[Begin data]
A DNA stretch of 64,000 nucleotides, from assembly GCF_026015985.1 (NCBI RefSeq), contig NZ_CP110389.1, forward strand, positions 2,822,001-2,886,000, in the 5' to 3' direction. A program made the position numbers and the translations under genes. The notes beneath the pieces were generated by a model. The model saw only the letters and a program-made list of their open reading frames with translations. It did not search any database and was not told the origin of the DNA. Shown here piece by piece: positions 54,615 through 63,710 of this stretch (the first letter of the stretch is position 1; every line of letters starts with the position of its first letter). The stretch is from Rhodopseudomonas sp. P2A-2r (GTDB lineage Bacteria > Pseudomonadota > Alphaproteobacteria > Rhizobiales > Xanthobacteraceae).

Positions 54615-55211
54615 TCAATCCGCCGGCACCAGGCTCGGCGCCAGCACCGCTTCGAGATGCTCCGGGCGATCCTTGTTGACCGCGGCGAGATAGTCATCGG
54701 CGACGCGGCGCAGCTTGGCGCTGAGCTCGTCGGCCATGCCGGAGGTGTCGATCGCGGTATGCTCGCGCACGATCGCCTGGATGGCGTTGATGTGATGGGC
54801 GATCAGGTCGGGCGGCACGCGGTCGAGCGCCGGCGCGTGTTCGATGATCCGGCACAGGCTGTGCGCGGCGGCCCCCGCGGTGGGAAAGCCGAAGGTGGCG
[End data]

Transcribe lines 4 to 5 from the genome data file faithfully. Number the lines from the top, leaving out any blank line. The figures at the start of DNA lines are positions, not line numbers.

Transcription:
54701 CGACGCGGCGCAGCTTGGCGCTGAGCTCGTCGGCCATGCCGGAGGTGTCGATCGCGGTATGCTCGCGCACGATCGCCTGGATGGCGTTGATGTGATGGGC
54801 GATCAGGTCGGGCGGCACGCGGTCGAGCGCCGGCGCGTGTTCGATGATCCGGCACAGGCTGTGCGCGGCGGCCCCCGCGGTGGGAAAGCCGAAGGTGGCG